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100 language/100K word book idea ... thoughts and suggestions welcome

Hi all ... I've come up with a crazy idea and a related book I'm thinking of writing, so would love to have Duo-ers weigh in, particularly the true linguists and polyglots. I want to try to learn 1000 words in 100 different languages.

I've studied quite a few languages the last two and a half years, with various degrees of success. It started with a job for a foreign company, took off for real with a trip, and has really spread as I'm now spending a year or two living abroad for a job (it helps that India has 20something official languages and 140 languages with at least 10,000 speakers). I'm pretty solid in eight to ten languages already, while adding a new language every two to four months. Obviously that pace would have to increase to write the book in less than 20 years :)

Travel will be my "excuse" to learn some languages. Budapest this summer ... Magyar here goes nothing! But, I also want to learn basics of languages from each of the continents (sans Antarctica of course), including some indigenous languages from the Americas and perhaps Maori or Samoan from the South Pacific. I want to loosely document the process/travel/cultural insights as the basis of the book.

I've come up with a list of languages and words that would make up the 100/1000, though there will have to be modifications for languages I am sure (based on structure, grammar, and simple cultural differences). Is this remotely possible, or is there some generally recognized human vocabulary limit out there?

Thanks in advance for any advice or insight anyone can provide. -S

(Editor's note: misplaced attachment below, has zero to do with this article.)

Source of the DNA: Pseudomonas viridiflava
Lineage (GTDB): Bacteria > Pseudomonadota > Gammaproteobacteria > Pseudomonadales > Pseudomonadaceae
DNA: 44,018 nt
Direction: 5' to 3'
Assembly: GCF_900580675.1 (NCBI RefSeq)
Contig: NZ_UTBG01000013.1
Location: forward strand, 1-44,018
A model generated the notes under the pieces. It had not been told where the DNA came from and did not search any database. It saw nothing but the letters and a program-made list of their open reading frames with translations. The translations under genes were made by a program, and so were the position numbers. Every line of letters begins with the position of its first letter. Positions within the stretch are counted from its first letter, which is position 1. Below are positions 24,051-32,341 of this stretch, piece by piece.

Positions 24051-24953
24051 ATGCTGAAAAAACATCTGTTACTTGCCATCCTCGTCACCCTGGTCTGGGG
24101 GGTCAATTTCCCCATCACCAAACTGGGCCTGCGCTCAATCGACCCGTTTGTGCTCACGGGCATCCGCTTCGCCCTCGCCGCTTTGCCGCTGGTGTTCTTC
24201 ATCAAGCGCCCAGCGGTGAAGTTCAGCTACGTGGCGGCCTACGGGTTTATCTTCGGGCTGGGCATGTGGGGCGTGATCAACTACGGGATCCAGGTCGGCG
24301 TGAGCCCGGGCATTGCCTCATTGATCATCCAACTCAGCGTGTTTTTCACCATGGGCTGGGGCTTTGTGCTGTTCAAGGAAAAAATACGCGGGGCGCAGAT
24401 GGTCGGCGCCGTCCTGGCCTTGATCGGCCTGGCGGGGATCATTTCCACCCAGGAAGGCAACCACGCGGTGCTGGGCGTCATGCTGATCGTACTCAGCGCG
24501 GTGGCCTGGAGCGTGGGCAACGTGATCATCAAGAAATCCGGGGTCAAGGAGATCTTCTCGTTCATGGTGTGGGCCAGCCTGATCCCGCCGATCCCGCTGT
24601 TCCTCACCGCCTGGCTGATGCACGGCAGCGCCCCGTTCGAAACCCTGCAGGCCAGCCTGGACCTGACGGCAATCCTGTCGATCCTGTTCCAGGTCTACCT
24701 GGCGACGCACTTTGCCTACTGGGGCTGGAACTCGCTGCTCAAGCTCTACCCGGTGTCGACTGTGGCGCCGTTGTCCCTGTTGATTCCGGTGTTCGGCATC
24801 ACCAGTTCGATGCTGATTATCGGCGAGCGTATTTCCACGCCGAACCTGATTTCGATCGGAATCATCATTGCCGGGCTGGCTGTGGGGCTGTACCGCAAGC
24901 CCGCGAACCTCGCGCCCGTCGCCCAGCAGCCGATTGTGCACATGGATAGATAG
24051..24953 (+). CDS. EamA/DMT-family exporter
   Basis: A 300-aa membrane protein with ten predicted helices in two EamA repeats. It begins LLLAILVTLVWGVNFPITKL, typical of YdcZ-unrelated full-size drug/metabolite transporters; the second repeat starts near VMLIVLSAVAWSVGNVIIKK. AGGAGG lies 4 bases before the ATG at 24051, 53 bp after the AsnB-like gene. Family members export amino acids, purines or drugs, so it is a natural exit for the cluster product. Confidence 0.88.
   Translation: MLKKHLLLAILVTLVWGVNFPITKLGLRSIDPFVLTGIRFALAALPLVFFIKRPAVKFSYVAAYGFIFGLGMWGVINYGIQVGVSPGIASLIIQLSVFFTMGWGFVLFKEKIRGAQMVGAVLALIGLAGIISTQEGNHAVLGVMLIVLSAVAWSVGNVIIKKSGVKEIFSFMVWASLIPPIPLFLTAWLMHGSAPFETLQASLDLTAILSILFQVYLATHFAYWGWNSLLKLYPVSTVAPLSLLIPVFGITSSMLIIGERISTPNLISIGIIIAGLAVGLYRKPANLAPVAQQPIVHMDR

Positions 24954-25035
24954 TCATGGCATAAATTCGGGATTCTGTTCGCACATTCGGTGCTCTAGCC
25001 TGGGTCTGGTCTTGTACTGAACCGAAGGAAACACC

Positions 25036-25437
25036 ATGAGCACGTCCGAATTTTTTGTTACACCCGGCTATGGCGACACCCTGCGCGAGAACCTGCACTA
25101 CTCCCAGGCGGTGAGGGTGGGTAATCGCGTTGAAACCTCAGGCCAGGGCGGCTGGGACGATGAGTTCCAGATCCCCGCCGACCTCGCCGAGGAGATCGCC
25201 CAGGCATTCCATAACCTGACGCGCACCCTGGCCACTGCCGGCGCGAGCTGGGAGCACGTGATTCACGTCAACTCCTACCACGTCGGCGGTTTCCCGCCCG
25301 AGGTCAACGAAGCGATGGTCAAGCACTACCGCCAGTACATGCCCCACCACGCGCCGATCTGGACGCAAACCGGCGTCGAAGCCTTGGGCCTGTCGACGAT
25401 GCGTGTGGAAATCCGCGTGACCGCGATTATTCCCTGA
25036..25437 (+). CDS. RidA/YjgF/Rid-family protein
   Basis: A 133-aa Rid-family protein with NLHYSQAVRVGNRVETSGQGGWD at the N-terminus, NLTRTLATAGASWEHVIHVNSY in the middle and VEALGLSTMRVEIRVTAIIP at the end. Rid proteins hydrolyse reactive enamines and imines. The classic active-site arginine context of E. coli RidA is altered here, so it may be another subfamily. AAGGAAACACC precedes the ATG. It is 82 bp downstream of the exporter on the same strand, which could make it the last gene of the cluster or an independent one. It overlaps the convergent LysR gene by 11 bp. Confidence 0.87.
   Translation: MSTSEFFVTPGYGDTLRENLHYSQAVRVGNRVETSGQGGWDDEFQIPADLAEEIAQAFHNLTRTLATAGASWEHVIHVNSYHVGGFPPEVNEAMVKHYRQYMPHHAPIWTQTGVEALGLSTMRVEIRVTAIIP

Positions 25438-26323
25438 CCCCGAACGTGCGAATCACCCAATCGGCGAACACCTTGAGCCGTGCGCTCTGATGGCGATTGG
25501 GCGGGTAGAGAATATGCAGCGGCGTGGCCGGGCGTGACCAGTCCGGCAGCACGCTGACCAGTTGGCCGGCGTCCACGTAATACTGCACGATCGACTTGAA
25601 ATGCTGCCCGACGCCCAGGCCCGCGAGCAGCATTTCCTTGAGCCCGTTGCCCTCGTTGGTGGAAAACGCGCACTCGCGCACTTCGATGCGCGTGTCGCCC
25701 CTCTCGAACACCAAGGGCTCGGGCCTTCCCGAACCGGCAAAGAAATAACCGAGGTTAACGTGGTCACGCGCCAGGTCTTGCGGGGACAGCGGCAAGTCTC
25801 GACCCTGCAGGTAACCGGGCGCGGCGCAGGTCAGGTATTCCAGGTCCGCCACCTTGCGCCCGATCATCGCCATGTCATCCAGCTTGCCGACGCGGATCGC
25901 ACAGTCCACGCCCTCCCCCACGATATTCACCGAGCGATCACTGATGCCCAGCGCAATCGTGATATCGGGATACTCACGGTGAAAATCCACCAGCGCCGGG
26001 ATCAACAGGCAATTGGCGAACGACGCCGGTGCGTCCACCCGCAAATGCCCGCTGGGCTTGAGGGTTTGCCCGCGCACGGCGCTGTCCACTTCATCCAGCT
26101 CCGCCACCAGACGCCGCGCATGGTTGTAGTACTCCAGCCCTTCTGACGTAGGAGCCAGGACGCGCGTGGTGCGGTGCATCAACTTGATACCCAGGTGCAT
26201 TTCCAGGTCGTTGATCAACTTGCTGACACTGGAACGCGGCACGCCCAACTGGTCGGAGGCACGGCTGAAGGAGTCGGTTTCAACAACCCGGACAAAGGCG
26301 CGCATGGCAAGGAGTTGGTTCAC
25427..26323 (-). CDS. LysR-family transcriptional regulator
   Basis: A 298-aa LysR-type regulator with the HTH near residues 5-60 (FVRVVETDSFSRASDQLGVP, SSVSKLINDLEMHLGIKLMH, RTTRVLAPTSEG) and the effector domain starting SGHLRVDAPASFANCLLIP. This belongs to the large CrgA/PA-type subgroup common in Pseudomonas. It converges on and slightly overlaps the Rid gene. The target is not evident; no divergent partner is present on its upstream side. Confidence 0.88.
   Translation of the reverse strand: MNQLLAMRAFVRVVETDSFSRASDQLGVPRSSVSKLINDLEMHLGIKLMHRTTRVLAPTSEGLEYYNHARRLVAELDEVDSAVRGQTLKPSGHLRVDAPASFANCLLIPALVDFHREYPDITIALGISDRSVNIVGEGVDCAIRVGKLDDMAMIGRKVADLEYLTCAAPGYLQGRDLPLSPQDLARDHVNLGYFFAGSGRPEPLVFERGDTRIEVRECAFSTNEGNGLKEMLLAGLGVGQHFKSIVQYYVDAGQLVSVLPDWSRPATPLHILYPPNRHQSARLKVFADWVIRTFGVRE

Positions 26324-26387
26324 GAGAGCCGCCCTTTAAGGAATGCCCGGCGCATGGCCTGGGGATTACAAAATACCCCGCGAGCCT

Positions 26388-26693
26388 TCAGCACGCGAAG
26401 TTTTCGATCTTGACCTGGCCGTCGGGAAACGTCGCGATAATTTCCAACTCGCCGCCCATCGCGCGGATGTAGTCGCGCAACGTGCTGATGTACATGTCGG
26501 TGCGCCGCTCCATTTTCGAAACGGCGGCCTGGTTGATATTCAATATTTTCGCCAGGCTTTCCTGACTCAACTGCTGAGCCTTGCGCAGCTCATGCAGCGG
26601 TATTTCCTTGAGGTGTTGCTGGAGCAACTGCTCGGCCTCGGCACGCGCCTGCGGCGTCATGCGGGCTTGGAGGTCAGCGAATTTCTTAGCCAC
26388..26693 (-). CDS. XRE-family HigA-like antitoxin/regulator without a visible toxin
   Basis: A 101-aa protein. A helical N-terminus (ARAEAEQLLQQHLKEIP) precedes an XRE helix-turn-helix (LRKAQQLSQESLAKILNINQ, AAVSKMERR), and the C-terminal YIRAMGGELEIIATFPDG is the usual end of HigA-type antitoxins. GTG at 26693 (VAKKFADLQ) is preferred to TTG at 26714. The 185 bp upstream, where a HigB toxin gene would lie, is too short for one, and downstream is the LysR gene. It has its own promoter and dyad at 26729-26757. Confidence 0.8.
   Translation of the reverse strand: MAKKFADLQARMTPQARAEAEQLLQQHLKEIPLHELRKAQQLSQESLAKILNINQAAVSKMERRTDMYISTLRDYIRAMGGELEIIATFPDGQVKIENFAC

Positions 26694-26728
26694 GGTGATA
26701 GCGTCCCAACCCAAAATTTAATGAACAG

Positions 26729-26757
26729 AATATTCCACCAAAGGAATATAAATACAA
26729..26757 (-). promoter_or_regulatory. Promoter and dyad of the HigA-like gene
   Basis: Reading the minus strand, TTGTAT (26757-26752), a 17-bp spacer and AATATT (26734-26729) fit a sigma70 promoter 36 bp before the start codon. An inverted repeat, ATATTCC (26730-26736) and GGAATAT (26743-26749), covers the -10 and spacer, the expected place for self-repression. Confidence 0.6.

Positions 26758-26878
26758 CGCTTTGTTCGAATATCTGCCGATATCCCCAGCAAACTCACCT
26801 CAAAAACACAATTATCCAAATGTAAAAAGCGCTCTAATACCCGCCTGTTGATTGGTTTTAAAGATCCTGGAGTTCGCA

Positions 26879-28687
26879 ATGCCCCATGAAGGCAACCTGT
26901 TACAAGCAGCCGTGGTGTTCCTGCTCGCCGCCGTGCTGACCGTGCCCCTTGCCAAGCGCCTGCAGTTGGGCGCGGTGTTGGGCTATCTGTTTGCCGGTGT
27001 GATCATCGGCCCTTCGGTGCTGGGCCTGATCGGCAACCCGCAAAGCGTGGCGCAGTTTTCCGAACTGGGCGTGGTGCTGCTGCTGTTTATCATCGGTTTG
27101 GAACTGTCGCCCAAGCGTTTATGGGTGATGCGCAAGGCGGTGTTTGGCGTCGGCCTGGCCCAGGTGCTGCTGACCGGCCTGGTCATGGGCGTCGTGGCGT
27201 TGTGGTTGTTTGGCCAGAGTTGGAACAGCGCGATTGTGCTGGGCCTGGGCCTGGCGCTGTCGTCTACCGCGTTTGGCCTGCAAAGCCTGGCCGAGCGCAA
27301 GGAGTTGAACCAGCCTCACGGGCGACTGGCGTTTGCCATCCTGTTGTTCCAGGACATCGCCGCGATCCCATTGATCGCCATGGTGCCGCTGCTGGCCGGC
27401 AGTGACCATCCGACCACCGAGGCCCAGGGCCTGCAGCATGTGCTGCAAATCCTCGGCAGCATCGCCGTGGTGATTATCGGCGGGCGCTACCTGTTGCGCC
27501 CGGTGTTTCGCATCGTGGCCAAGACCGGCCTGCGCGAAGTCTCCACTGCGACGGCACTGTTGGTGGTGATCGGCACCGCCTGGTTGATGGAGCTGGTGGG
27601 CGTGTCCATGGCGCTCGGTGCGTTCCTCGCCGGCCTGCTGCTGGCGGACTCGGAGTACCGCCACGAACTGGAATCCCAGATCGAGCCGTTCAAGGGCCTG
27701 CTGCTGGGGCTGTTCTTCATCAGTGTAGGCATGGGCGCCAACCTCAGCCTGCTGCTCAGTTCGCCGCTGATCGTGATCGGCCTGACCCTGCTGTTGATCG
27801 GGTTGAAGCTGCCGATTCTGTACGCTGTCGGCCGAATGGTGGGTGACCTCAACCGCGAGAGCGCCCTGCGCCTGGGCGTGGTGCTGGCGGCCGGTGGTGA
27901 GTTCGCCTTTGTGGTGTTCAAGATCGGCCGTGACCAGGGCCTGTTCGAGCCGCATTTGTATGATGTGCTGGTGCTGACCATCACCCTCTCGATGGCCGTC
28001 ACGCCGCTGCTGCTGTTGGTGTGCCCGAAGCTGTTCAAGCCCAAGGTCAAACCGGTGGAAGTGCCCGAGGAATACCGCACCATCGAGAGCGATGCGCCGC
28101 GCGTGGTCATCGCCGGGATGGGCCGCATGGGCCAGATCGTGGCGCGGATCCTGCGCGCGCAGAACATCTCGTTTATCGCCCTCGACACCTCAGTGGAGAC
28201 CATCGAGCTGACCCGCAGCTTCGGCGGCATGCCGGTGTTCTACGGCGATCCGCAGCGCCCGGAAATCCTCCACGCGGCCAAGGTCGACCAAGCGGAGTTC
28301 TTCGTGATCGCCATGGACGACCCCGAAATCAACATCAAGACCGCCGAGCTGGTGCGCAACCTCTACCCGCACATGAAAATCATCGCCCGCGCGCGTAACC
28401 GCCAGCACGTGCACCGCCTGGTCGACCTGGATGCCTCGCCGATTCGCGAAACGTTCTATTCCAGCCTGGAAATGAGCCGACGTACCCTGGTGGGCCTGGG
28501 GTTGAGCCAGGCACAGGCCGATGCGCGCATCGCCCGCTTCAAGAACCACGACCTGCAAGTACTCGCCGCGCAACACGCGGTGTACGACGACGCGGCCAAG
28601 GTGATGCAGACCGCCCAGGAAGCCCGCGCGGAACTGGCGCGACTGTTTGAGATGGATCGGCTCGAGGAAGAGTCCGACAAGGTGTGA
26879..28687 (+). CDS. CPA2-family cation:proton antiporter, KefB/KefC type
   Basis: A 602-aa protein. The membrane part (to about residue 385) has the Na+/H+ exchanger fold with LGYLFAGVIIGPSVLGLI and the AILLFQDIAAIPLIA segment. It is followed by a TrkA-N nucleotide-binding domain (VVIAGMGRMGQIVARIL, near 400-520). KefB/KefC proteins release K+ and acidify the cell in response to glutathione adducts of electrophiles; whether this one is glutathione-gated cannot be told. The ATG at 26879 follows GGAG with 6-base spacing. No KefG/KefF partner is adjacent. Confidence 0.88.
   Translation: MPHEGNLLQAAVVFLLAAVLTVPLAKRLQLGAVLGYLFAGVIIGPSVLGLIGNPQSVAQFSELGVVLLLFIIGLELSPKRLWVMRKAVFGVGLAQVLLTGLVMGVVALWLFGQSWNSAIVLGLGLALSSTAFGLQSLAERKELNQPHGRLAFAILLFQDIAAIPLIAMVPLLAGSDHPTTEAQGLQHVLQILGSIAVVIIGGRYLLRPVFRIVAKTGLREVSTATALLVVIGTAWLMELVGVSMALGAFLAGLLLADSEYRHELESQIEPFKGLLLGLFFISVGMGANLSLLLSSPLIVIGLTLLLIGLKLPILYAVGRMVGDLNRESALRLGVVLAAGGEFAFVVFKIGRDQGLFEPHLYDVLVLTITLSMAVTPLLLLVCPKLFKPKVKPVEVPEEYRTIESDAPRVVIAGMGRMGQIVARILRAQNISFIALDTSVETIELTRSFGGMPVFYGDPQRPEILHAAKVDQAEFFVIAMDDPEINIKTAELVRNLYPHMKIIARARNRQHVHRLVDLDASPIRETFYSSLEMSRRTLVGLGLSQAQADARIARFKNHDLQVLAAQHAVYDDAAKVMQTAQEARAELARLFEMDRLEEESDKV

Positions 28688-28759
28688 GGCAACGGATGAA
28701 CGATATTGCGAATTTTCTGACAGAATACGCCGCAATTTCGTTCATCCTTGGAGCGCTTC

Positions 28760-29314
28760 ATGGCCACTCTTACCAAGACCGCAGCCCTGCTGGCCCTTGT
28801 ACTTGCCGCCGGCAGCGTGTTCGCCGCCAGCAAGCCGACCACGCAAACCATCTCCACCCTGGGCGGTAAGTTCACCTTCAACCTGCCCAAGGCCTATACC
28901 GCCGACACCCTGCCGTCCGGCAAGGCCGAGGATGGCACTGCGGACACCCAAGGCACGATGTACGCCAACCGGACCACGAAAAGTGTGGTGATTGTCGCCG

January 21, 2018



I'd be interested to see your list of words and languages. Upon what criteria are they based?

Presumably, by 'word' you mean root word—so would 'learning' a word include being able to decline/conjugate it in all possible ways? Does it also include being able to read and/or write it in its proper script?

Resources for many languages (especially minor Indian ones) can be very thin on the ground, which might well make it more difficult.
I applaud such an ambitious goal, however; although, by the time you reach it, Google will probably speak them all perfectly...


You are correct that I'm meaning root word. I've basically picked about 200 verbs in infinitive form, 175ish adjectives, roughly 150 prepositions/adverbs/pronouns/identifiers, 100 time/date/number related, and the remainder nouns. I've picked a list based on English frequency lists, common words off the top of my head that are helpful, using the Duo trees, and some that are more important for my job (science/technology/law related).

As for the list of languages, I picked 10 from geographically diverse parts of the Americas, 10 across different areas of Africa, 5 from the North Atlantic islands, 5 from the Pacific/Indian islands, 5 significant old languages (Greek, Latin, Sanskrit, Egyptian, Hebrew), 13 of the most-spoken languages of India, and the remaining 52 from across the Eurasian supercontinent. Very few are too closely related (maybe a couple in the Central Asian mountains, though all are considered distinct languages by most linguists). Obviously the list of words will have to adjust for some languages, given that some will not have certain concepts.

The amazing thing is of all 100, only one is not on the Duolingo "hey make this course" list, which is Aymara (language indigenous to Peru spoken by a couple of million people).


There are similar books but with less languages.

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